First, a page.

The new video evidence “not only exculpates defendant Harrelson and the Oath Keepers in compelling ways, it also shows a large group of SAs that actually carry out the crimes of which the Oath Keepers are accused and which is the centerpiece of the government’s case,” the motion said.
The many unidentified individuals in the court filing are referred to by the hashtag nicknames assigned by the Sedition Hunters website.
“James Dean Wannabe” stood on a column near the Columbus Doors and led “vicious attacks by SAs on police with chemicals and mace,” Geyer wrote.
As soon as the inner doors to the Rotunda opened, James Dean Wannabe stepped inside the door and began violently pulling protesters into the Capitol, the document said. He also helped to trap Oath Keeper James Dolan into a tight space with a Capitol Police officer, the report alleged. He was later seen on the east steps after changing clothes and removing his hat.
“Lemony Kickit” and “Lemon Zest,” both known for their colorful hats, appeared at the first and second breach points of the day near Ray Epps, the alleged provocateur who was captured on video on Jan. 5 and 6 imploring protesters to go into the Capitol.
Video also showed Lemony Kickit and Lemon Zest pushing at police and breaching the police line on the east steps before they moved up the stairs to the Columbus Doors.
Columbus Doors Were Closed
Videos referenced in Geyer’s motion show that the 17-foot-high, 20,000-pound bronze Columbus Doors were closed when the crowd gathered at the bottom of the steps and then breached the police line. When the crowd reached the top, the fortress-like doors were still shut. It’s not clear when, or why, the doors were opened.
That significant revelation backs up arguments made in January by attorney Jonathon Moseley, who told prosecutors his client, Kelly Meggs, couldn’t have breached the doors because they are controlled from inside the Capitol.
“The outer doors cast from solid bronze would require a bazooka, an artillery shell, or C4 military-grade explosives to breach,” Moseley wrote in a letter to federal prosecutors. “That of course did not happen. You would sooner break into a bank vault than to break the bronze outer Columbus Doors.”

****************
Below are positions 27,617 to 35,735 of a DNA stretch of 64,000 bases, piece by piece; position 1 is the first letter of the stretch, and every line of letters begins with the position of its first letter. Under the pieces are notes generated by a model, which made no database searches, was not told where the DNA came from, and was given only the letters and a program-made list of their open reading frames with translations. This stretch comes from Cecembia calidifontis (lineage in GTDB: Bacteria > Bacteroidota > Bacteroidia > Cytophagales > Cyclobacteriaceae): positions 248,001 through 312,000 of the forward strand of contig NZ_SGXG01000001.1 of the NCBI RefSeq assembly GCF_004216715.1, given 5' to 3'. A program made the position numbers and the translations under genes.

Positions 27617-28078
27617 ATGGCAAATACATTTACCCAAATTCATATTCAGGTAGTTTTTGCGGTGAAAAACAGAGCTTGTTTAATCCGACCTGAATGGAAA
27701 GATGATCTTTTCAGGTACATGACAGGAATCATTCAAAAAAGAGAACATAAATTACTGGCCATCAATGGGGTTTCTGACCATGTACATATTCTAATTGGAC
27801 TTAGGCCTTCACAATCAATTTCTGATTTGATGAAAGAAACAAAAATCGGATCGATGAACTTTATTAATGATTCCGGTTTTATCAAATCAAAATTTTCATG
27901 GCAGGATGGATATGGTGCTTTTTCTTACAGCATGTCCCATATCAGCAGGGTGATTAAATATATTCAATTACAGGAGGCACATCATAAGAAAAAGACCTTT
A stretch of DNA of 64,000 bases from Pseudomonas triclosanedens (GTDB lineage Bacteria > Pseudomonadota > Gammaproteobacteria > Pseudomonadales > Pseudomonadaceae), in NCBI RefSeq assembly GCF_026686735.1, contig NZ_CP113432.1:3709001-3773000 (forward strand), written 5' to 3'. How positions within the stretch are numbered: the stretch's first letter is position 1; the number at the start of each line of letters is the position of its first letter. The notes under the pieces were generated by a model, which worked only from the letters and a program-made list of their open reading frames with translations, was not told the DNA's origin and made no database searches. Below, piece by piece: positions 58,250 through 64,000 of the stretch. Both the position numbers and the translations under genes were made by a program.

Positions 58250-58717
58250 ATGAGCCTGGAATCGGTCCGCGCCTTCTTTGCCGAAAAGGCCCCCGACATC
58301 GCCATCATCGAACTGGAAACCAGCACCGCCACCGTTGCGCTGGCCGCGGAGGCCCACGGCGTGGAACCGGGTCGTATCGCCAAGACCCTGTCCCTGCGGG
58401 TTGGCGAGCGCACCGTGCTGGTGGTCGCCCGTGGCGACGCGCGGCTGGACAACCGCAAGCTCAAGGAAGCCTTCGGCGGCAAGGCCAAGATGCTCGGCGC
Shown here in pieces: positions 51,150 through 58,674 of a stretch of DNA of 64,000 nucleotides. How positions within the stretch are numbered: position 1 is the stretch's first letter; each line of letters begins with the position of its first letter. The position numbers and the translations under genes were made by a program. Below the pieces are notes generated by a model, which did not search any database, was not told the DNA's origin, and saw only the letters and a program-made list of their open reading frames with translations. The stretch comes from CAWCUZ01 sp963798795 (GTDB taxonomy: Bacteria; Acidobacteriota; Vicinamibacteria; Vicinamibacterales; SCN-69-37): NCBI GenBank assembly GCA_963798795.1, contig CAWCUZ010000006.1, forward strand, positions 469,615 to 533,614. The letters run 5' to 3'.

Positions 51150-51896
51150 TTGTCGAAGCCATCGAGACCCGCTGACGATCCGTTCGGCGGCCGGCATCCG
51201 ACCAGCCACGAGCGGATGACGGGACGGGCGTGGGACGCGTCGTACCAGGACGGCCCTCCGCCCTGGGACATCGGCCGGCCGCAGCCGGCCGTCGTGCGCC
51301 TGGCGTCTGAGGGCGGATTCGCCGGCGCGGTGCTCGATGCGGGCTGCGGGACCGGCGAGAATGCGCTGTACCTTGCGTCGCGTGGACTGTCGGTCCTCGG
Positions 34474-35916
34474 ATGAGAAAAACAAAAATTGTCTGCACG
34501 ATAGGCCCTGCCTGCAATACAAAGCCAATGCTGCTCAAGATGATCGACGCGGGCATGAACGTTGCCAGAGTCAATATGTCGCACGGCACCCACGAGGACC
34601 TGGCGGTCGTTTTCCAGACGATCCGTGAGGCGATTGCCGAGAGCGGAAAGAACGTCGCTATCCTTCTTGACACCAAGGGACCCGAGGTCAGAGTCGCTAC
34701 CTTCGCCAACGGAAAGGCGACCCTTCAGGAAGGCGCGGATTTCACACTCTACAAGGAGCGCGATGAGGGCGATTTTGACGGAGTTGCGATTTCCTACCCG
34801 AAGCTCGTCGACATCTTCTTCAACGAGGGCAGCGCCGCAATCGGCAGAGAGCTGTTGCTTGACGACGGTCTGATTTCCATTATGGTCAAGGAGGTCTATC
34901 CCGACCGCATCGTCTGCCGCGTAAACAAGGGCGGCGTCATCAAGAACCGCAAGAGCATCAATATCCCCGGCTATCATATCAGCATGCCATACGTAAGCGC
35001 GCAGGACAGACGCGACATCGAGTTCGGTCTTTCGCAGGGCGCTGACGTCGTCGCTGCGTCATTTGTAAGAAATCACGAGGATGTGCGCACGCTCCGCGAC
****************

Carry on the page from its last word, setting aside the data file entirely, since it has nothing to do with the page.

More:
The towering Columbus Doors that lead into the Rotunda on the east side of the U.S. Capitol are secured by magnetic locks that can only be opened from the inside by using a security code controlled by Capitol Police, Moseley wrote in an eight-page memo in January.
The two inner doors are secured by magnetic locks and can’t be opened from the outside. Twice within an hour on Jan. 6, suspicious actors opened the inner doors from inside the Rotunda, surveillance video shows.
According to Geyer’s filing, a large number of suspicious actors controlled the scene directly in front of the Columbus Doors after the giant doors were opened. They chased away regular protesters with pepper spray and moved other actors into place. The Oath Keepers, each of whom was shadowed by at least one suspicious actor, were positioned and coaxed toward the entrance.
Six to eight suspicious actors attacked police with mace in preparation to breach the entrance, Geyer wrote.
“The dynamic of the crowd makes this almost invisible or fleeting to almost all publicly available camera angles, so most people in the crowd could not have known these chemical assaults occurred and certainly no one could have known who was standing on the steps which is where the Oath Keepers were positioned at exactly this moment.”
The net effect is that the Oath Keepers, who had come up the east stairs, were swept into the Capitol with the group of suspicious actors, the document alleged. The actors attacked police, breached the doors, and led a crowd inside the Rotunda.
Some of the video evidence referenced in the court motion was redacted from the document because it’s part of the more than 14,000 hours of video footage under a protective court seal.
The court filing will bring fresh attention to the issue of alleged provocateurs at the U.S. Capitol. Epps, a former Oath Keeper from Arizona, denies he was working as a government informant on Jan. 5 and 6, 2021.
Federal prosecutors announced earlier this year they would disclose more information about Epps, whose photo was removed from the FBI’s Jan. 6, 2021, most-wanted list. He hasn’t been arrested or charged, despite urging crowds to enter the Capitol and being present when police lines were breached by protesters.
Some of the suspicious actors on Geyer’s list were also seen in the hallway outside the Speaker’s Lobby, where Ashli Babbitt was shot at 2:44 p.m. on Jan. 6. There are a number of other unidentified individuals who stood near Babbitt before she tried to climb out of the hallway and was shot and killed by Capitol Police Lt. Michael Byrd.
Three witnesses to the Babbitt shooting were removed from the FBI’s most-wanted list in April 2021 without explanation. Those men haven’t been identified or charged.